Internet companies oppose update of child privacy law

LEON NEAL/AFP/GETTY IMAGES - Facebook said that the FTC’s proposal “raises First Amendment concerns,” adding that the FTC “fundamentally misunderstands the relationship between plugin providers and website publishers.”

Facebook, Twitter and Google have warned the Obama administration that a proposal to beef up child privacy laws could hamper America’s ability to “like,” tweet and share information across the Web.

And aside from hurting their potential to make fortunes from all that information swapping, the Internet giants say new rules would undermine free speech.

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The Silicon Valley companies filed written responses to plans by the Federal Trade Commission to update the Children’s Online Privacy Protection Act of 1998, or COPPA, a law written before a majority of U.S. youths owned smartphones, apps began tracking locations and Facebook’s “like” button was ubiquitous on the Web.

They protested plans to sweep more firms under the watch of the FTC, including Facebook, Digg, Twitter, Reddit and Google+, which all embed buttons called “plugins” on millions of other sites to allow quick access for users.

And each time a user clicks or taps a plugin, those social networks note the action and use it for adveristing.

The proposal is “unworkable,” Twitter said in comments filed late last week to the FTC. Making the host site responsible when partner sites do wrong would discourage the companies from linking to one another and lead to a “diminishing of freedom of expression.”

Facebook agreed that the FTC’s proposal “raises First Amendment concerns,” adding that the FTC “fundamentally misunderstands the relationship between plugin providers and website publishers.”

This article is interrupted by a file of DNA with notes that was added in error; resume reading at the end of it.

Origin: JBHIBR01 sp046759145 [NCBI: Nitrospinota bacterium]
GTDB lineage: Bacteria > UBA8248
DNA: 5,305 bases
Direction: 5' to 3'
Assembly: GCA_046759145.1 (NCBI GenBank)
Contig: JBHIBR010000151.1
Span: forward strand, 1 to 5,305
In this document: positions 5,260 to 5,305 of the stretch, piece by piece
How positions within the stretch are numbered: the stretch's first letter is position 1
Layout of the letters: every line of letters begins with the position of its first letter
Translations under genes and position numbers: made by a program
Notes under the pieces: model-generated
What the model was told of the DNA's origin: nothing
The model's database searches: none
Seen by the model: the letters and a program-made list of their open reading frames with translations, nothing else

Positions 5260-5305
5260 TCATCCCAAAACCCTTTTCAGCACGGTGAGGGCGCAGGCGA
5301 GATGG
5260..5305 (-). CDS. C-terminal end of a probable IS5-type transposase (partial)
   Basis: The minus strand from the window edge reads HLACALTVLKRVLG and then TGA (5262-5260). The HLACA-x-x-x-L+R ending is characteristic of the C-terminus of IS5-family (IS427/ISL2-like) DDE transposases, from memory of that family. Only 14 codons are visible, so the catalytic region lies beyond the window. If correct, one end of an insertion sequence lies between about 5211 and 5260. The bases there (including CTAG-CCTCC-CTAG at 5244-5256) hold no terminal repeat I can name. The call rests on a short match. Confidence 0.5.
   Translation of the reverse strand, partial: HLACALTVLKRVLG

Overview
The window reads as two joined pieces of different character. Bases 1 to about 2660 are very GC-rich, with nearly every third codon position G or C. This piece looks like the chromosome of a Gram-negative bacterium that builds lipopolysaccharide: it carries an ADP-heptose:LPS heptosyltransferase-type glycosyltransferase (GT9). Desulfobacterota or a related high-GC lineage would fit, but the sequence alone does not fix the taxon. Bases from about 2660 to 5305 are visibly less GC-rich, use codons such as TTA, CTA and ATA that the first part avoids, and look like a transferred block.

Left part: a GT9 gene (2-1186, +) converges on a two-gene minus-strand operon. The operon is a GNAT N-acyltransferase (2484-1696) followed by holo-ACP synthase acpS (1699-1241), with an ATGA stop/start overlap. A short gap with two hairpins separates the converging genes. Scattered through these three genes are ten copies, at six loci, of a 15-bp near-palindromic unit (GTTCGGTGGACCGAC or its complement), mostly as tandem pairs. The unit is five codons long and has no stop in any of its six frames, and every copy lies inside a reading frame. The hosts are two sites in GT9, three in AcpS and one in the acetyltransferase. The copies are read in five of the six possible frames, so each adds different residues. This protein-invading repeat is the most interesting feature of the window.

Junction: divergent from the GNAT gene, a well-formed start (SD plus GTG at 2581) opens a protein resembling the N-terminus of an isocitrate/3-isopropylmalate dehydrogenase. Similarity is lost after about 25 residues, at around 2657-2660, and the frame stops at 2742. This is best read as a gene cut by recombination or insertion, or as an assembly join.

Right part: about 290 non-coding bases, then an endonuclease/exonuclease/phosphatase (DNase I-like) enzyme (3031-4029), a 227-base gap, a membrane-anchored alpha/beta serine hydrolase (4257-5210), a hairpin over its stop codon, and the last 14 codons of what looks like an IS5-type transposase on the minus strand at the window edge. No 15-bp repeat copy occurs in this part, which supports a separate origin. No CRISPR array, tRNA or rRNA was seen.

Google said the new rules would “undermine the ability of sites and services to provide engaging online resources to children. COPPA should not become a barrier to children’s ability to access appropriate and beneficial online resources for education and entertainment.”

But regulators and privacy advocates say the Web’s most powerful firms should take more responsibility for the benefits they get from their ominpresence online.

“The fact of the matter is, there is information being collected from children through child-directed Web sites and online services, and the question is who should be responsible,” said Phyllis Marcus, a senior staff lawyer at the FTC’s Bureau of Consumer Protection. The FTC aims to finalize new rules by the end of the year.

Under the law, companies must seek permission from parents to collect data from users age 12 and under. The sites also are required to clearly identify that they are child-oriented and that they are collecting personal information such as e-mail addresses, names, phone numbers and demographic data.

Facebook and Twitter set minimum age limits at 13. But Consumer Reports determined two years ago that at least 7 million people under 13 are Facebook users — a figure experts say is wildly conservative today and is a problem at Twitter and other social networks, too.

The companies say they don’t have the resources or ability to track all the users of their services on other sites.

Other firms complained that the rules would also hold software platforms such as Apple’s iOS or Google’s Android responsible for the practices of the hundreds of thousands of apps that run on their smartphones and tablets.

“Congress does not make department stores liable for the data collection practices of the companies that sell children’s products in a department store,” Apple vice president Catherine Novelli wrote in comments filed last week. The proposed rules would “create an impossible burden for platform providers.”

The complaints met harsh protest by child advocacy and privacy groups, who say the companies need to step up their efforts to protect children’s privacy online.

“It’s a pathetic argument for the richest companies in the world to say they don’t have the resources or ability to protect children,” said Jim Steyer, head of child advocacy group Common Sense Media in San Francisco and a professor at Stanford University.

 
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